NAHA, OKINAWA PREF. – Okinawa has formally asked the central government to investigate allegedly unauthorized flights conducted by tilt-rotor MV-22 Ospreys deployed to the U.S. Futenma air base.
In a written request filed Tuesday, local authorities in Okinawa claimed that some 318 Osprey flights violated safety rules agreed on by Tokyo and Washington since the contentious deployment in October of 12 Osprey transport aircraft to U.S. Marine Corps Air Station Futenma.
Okinawa Gov. Hirokazu Nakaima addressed the request to Hirofumi Takeda, head of the Defense Ministry’s Okinawa Defense Bureau, and to Haruhisa Takeuchi, the Foreign Ministry’s point man for Okinawa issues. Videos and photos showing Ospreys allegedly breaching the safety rules were included among the materials submitted.
The Okinawa authorities called on incoming Prime Minister Shinzo Abe’s government to check whether the U.S. Marine Corps is following the safety rules for Osprey flights, to publicly disclose the probe’s findings and to outline the Marine Corps’ flight training schedule for the MV-22s in airspace above the nation’s main islands.
“Safety concerns among the people of Okinawa have not been dispelled,” Nakaima stated in the request.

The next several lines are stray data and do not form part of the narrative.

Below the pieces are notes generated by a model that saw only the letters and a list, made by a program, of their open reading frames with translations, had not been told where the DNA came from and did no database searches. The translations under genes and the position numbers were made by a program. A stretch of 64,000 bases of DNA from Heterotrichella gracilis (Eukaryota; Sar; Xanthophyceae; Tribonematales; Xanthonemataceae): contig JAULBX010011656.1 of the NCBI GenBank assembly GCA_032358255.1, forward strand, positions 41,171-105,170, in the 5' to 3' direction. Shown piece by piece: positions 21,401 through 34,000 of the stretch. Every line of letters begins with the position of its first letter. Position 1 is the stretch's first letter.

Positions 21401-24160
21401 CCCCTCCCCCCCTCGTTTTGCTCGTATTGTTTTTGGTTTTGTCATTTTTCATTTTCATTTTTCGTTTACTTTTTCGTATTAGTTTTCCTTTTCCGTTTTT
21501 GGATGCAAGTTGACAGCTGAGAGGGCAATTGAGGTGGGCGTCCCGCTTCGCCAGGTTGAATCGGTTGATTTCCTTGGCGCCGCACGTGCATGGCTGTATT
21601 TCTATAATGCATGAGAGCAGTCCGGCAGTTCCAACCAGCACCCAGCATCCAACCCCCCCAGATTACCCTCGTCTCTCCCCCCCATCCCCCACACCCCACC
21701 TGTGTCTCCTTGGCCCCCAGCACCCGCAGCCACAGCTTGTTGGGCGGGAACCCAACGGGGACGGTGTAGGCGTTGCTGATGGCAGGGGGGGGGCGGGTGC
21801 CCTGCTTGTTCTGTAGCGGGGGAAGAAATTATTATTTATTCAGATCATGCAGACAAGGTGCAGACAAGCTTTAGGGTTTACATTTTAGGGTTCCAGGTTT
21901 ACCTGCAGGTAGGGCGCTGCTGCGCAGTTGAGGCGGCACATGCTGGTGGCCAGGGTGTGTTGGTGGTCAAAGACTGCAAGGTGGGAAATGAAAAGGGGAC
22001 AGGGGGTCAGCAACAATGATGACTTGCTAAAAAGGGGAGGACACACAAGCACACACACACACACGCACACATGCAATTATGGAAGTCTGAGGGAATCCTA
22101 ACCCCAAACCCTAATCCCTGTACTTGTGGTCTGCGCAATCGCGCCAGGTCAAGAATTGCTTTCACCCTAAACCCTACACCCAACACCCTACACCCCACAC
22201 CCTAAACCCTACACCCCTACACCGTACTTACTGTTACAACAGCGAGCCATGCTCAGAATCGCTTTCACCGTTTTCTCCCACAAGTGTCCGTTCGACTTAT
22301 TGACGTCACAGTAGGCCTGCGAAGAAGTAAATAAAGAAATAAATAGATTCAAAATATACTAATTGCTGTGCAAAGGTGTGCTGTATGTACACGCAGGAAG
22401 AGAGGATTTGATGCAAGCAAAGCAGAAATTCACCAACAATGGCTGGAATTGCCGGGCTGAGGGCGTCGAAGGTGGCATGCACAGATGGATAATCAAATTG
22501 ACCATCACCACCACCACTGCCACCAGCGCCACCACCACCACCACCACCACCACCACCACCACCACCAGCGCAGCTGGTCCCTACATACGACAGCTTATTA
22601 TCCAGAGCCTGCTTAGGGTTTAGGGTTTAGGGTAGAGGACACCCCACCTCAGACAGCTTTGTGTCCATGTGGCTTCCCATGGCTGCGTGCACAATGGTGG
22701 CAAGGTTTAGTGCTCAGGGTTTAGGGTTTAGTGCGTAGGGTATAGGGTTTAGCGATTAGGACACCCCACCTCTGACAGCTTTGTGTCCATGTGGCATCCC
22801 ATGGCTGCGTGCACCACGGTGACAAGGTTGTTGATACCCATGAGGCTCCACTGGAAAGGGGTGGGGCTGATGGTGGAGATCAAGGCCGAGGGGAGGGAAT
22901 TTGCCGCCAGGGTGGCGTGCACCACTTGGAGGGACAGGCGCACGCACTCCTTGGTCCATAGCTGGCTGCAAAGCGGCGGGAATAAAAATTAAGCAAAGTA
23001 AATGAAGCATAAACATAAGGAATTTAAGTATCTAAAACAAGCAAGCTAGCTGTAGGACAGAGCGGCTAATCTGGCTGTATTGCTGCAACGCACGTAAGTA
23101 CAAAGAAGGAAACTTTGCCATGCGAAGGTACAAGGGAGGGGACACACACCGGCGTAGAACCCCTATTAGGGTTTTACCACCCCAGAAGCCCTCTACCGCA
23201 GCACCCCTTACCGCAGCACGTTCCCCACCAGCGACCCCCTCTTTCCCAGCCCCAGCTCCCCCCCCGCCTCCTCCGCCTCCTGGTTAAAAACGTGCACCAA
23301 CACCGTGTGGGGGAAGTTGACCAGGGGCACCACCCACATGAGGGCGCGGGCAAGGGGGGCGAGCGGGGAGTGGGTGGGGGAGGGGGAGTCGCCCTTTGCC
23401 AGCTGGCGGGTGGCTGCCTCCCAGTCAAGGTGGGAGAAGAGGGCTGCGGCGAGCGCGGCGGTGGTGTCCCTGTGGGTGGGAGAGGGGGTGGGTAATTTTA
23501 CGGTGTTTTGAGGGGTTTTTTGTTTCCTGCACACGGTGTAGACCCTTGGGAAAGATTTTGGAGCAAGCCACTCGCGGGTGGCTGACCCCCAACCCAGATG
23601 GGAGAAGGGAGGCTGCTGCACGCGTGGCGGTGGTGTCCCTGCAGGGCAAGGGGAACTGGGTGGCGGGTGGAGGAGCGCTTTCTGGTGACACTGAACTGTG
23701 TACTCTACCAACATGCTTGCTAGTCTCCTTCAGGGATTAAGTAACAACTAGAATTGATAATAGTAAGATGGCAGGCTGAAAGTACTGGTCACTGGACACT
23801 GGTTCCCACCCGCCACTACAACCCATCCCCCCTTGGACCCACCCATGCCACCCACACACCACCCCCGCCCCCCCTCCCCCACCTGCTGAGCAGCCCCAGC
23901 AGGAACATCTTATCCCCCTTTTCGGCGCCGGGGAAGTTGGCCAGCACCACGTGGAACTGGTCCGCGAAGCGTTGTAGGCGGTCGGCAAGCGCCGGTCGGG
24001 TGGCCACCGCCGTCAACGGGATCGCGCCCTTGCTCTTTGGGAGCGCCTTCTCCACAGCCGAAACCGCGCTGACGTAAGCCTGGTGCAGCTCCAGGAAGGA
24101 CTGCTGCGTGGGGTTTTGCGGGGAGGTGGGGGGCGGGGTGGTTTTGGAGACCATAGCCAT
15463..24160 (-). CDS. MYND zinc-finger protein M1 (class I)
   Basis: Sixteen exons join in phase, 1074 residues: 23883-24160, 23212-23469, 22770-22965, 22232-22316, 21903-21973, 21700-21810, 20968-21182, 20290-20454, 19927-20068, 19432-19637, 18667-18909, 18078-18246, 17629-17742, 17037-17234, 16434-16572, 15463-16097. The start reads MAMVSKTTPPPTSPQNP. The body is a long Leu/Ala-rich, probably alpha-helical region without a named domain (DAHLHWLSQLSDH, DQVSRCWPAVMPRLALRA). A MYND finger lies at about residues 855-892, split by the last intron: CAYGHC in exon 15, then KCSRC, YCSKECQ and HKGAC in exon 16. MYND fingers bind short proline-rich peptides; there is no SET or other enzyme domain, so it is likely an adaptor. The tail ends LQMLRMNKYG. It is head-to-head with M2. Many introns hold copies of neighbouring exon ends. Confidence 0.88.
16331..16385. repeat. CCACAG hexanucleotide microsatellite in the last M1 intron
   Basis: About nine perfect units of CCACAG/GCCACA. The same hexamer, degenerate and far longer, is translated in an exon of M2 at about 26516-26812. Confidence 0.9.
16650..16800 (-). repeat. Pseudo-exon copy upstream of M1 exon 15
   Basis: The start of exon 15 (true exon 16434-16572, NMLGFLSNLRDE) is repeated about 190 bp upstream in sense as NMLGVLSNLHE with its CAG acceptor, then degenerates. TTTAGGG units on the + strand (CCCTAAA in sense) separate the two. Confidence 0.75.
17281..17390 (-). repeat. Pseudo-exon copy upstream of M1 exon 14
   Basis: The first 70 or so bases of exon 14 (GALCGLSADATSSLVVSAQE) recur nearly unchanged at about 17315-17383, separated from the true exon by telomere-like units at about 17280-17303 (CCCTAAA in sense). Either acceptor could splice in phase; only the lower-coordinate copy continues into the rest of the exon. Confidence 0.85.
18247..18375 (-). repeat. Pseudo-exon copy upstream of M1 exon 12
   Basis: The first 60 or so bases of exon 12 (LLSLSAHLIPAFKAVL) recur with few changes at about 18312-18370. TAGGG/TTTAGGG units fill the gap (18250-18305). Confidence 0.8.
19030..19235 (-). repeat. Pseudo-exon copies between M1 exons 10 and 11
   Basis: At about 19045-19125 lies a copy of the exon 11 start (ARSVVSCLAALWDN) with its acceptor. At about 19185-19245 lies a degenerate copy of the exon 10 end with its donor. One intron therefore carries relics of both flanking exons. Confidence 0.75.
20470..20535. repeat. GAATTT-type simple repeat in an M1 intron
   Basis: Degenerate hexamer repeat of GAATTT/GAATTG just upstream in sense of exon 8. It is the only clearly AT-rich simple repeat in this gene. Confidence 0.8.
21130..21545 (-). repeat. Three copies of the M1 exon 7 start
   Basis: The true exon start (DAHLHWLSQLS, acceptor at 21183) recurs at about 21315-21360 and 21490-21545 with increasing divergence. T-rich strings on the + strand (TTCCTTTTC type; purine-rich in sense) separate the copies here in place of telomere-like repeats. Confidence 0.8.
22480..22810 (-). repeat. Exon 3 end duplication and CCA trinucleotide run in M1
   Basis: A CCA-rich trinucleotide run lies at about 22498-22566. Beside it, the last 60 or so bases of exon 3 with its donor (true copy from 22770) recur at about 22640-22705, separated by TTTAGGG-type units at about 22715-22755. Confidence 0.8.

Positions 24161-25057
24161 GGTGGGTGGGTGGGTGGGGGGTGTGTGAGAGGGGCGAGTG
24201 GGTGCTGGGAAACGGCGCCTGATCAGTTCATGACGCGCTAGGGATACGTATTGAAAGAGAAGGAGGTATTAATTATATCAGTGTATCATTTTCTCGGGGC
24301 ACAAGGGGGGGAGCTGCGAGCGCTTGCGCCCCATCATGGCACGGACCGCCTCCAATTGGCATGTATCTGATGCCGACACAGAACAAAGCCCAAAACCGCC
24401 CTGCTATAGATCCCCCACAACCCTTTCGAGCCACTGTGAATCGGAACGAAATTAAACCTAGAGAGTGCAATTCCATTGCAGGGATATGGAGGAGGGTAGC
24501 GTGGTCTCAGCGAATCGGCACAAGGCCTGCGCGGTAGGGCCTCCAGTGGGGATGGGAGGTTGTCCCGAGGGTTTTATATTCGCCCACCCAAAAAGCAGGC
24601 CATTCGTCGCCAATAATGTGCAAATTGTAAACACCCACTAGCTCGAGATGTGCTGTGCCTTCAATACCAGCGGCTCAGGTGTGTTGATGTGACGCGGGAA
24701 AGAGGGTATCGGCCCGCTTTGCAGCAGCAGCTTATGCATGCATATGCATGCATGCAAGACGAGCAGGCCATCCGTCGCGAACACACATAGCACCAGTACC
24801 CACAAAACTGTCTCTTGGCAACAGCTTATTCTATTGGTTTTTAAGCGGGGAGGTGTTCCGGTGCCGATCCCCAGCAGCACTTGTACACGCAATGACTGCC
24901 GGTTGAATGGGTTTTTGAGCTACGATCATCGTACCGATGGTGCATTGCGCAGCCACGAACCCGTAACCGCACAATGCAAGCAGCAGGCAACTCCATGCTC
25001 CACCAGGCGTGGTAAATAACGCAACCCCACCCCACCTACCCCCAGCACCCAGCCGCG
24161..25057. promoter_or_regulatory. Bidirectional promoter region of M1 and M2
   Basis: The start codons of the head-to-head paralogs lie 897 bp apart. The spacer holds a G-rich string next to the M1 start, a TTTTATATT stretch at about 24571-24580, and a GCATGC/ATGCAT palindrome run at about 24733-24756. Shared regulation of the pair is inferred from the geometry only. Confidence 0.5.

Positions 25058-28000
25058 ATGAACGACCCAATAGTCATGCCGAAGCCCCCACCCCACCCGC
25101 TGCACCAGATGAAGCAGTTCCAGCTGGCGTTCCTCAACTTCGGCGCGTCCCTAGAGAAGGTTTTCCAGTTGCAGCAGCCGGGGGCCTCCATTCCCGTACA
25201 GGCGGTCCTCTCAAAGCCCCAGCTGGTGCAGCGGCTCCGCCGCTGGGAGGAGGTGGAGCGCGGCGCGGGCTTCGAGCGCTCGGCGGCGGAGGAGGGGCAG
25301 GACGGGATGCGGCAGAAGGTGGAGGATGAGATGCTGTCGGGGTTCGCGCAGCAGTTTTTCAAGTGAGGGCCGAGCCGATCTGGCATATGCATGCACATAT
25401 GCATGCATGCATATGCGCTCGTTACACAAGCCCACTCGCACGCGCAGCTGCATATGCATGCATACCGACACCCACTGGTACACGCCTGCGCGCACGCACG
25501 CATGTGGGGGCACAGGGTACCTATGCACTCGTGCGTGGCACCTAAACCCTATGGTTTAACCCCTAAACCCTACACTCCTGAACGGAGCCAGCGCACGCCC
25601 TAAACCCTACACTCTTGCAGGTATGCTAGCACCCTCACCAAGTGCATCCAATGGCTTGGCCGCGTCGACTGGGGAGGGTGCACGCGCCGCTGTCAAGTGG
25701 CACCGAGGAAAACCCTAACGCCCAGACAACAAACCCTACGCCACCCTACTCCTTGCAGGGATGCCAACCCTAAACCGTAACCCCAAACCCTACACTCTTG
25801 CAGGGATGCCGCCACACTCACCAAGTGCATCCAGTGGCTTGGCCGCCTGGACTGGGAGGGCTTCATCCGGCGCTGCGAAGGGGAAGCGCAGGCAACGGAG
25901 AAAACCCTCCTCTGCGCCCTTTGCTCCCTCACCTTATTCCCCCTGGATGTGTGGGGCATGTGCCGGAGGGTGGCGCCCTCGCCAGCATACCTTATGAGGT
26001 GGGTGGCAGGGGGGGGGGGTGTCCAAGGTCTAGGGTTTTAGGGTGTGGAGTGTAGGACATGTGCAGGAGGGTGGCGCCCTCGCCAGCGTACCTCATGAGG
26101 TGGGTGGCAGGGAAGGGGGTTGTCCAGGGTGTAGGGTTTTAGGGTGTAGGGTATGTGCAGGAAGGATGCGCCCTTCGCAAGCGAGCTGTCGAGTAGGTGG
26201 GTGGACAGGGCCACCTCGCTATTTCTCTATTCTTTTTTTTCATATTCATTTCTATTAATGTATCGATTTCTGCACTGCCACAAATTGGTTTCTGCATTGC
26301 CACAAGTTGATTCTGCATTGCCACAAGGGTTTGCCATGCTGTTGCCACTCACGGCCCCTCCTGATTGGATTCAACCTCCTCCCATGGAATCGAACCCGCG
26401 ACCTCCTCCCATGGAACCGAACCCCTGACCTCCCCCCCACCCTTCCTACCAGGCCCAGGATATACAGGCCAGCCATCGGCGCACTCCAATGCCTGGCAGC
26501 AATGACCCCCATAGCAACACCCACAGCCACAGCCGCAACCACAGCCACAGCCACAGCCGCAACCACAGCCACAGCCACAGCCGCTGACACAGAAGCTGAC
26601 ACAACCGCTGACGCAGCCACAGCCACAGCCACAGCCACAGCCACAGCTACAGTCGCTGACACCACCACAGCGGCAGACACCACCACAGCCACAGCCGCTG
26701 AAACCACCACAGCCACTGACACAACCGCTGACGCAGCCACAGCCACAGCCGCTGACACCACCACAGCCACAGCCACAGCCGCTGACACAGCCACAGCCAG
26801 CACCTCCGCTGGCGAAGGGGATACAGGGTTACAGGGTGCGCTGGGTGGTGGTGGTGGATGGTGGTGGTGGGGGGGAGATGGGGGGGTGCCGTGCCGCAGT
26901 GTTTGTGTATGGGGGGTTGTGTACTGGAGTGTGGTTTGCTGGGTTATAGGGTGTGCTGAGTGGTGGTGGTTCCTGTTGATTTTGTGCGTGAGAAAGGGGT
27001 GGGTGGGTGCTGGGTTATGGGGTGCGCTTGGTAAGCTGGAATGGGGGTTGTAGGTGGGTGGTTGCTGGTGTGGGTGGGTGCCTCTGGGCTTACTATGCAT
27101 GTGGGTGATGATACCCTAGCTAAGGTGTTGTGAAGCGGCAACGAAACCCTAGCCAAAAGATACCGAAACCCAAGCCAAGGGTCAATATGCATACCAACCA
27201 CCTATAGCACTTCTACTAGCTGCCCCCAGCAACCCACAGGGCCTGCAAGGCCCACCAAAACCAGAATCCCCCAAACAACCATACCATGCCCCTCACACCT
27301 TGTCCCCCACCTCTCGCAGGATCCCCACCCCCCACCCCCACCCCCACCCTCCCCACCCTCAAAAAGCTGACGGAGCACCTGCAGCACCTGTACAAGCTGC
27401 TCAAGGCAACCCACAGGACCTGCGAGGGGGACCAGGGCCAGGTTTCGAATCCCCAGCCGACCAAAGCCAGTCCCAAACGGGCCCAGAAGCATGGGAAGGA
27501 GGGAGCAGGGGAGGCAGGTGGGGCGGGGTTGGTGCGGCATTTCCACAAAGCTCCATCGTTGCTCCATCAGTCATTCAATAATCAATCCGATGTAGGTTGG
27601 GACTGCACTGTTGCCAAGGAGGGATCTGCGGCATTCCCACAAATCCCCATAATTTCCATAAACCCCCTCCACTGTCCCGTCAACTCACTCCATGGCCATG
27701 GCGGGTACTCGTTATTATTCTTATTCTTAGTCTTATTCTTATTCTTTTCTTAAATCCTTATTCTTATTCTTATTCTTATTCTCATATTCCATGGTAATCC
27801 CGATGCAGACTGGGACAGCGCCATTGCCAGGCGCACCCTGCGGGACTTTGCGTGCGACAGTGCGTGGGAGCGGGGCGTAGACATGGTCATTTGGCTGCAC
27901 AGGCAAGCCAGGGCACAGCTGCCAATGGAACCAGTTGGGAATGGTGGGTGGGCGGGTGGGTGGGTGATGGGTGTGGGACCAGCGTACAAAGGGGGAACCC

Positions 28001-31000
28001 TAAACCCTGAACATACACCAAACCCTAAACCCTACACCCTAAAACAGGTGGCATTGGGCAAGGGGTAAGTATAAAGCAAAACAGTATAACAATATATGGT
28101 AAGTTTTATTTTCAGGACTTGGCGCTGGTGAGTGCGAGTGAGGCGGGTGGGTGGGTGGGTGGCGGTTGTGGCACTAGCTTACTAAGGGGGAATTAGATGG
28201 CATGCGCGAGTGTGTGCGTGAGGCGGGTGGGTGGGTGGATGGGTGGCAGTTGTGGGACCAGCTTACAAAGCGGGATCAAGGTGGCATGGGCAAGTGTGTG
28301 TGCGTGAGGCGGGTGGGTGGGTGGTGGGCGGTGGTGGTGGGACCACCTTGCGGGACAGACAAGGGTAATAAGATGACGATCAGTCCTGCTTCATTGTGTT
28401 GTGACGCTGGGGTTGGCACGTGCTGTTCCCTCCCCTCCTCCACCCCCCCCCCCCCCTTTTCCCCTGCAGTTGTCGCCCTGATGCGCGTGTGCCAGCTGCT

A survey by the Okinawa Prefectural Government and 27 municipalities hosting U.S. bases in the prefecture confirmed there were 517 Osprey flights in October and November. According to the local authorities, 318 of them appear to have violated the new flight safety regulations, including a ban on the MV-22s operating in helicopter mode above residential areas.
Bar owners slam curfew
A group of bar and liquor store owners around the U.S. Misawa air base in Aomori Prefecture is calling for a relaxation of a recently introduced curfew on all American service members, arguing it is harming their business.
The 27 owners submitted a petition to the Misawa Municipal Government on Tuesday, requesting it urge the U.S. military to relax the 11 p.m. to 5 a.m. curfew imposed on all service members stationed in Japan and, in the case of the Misawa base, to ease a nighttime drinking ban ordered in October.